Also note that while the traditional use indeed involves charts, the values and rules are very easy to calculate programmatically and visualization can be useful but not mandatory.
If you measure CPU utilization on few servers, visualizing the chart and actually seeing the server behavior can be useful. If you are Facebook and monitor user behavior, visualizing a time series of every one of their millions of users is hopeless. Calculating baselines, standard deviations and rules for each use is trivial.

Also note how this problem is “embarrassingly parallel“. To calculate behavior for each user, you only need to look at data for that particular user. Parallel, share-nothing platform like Hadoop can be used to scale the calculation indefinitely simply by throwing increasing number of servers on the problem. The only limit is the time it takes to calculate the rules for a single user.

Naturally, I didn’t dive into some of the complexities in using Control Charts.  Such as how to select a good baseline, how to calculate standard deviation (or whether to use another statistic to define zones) and how many measurements should be examined before a behavior signals a trend. If you think this tool is useful for you, I encourage you to investigate more deeply.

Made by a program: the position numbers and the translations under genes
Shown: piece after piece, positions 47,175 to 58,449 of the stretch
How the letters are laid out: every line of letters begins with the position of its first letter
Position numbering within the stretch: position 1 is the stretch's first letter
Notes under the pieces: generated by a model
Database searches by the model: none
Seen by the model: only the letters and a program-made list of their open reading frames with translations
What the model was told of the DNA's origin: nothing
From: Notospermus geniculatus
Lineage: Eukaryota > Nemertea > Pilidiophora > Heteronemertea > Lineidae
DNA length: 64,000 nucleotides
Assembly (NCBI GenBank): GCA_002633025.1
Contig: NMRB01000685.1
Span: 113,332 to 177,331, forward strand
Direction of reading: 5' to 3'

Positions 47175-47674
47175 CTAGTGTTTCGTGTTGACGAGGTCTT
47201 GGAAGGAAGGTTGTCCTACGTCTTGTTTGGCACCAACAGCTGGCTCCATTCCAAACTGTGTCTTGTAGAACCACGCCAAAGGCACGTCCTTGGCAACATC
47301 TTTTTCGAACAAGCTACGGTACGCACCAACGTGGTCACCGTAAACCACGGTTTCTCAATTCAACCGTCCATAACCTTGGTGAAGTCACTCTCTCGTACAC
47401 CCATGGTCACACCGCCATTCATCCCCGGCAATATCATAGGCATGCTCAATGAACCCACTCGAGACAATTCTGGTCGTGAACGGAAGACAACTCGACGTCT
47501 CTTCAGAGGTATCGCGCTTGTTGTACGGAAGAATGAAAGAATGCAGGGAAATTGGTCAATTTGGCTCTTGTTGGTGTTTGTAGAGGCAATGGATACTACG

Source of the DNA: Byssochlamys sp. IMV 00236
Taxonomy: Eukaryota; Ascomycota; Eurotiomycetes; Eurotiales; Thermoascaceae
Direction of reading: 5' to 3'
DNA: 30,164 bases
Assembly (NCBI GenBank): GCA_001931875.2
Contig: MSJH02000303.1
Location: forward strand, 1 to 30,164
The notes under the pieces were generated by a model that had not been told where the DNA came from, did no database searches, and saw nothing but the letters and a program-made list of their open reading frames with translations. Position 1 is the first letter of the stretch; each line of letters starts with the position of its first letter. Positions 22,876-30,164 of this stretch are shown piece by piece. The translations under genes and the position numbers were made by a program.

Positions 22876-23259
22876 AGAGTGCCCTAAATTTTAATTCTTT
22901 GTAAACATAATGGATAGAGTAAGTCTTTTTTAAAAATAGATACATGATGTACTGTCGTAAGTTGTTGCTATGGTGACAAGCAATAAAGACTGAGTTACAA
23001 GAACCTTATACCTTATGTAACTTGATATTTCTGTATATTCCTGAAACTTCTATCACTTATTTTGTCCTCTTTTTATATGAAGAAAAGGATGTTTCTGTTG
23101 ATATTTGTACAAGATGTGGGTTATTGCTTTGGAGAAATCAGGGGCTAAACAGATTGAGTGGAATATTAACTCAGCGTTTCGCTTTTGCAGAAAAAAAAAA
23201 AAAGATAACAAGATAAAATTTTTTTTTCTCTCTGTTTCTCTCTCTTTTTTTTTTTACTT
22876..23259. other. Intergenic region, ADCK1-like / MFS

Big Data News from Oracle OpenWorld 2013

Only a week after Oracle OpenWorld concluded and I already feel like I’m hopelessly behind on posting news and impressions. Behind or not, I have news to share!

The most prominent feature announced at OpenWorld is the “In-Memory Option”  for Oracle Database 12c.  This option is essentially a new part of the SGA that caches tables in column formats. This is expected to make data warehouse queries significantly faster and more efficient. I would have described the feature in more details, but Jonathan Lewis gave a better overview in this forum discussion, so just go read his post.